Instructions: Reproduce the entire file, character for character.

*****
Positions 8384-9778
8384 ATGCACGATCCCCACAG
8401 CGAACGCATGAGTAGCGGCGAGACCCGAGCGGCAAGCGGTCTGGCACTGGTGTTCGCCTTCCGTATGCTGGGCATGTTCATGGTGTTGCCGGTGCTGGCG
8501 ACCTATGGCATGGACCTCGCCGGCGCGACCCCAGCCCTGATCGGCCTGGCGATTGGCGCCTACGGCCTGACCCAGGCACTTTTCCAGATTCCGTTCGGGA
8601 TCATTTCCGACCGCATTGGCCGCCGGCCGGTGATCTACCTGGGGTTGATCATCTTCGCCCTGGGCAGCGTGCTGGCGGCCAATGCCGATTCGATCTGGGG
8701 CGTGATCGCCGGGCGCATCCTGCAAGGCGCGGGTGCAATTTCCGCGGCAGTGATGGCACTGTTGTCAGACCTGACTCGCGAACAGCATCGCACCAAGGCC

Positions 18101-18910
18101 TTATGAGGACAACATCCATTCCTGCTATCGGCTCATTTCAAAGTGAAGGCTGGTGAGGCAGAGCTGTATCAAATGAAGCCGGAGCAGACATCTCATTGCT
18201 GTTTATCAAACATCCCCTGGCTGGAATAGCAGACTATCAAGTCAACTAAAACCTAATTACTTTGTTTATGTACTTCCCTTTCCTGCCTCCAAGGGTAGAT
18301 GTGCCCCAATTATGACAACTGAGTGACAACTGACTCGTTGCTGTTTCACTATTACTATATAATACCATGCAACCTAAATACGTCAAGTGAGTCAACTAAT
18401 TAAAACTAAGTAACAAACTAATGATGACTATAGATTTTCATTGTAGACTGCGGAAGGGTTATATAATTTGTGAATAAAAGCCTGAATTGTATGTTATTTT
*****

Positions 8384-9778
8384 ATGCACGATCCCCACAG
8401 CGAACGCATGAGTAGCGGCGAGACCCGAGCGGCAAGCGGTCTGGCACTGGTGTTCGCCTTCCGTATGCTGGGCATGTTCATGGTGTTGCCGGTGCTGGCG
8501 ACCTATGGCATGGACCTCGCCGGCGCGACCCCAGCCCTGATCGGCCTGGCGATTGGCGCCTACGGCCTGACCCAGGCACTTTTCCAGATTCCGTTCGGGA
8601 TCATTTCCGACCGCATTGGCCGCCGGCCGGTGATCTACCTGGGGTTGATCATCTTCGCCCTGGGCAGCGTGCTGGCGGCCAATGCCGATTCGATCTGGGG
8701 CGTGATCGCCGGGCGCATCCTGCAAGGCGCGGGTGCAATTTCCGCGGCAGTGATGGCACTGTTGTCAGACCTGACTCGCGAACAGCATCGCACCAAGGCC

Positions 18101-18910
18101 TTATGAGGACAACATCCATTCCTGCTATCGGCTCATTTCAAAGTGAAGGCTGGTGAGGCAGAGCTGTATCAAATGAAGCCGGAGCAGACATCTCATTGCT
18201 GTTTATCAAACATCCCCTGGCTGGAATAGCAGACTATCAAGTCAACTAAAACCTAATTACTTTGTTTATGTACTTCCCTTTCCTGCCTCCAAGGGTAGAT
18301 GTGCCCCAATTATGACAACTGAGTGACAACTGACTCGTTGCTGTTTCACTATTACTATATAATACCATGCAACCTAAATACGTCAAGTGAGTCAACTAAT
18401 TAAAACTAAGTAACAAACTAATGATGACTATAGATTTTCATTGTAGACTGCGGAAGGGTTATATAATTTGTGAATAAAAGCCTGAATTGTATGTTATTTT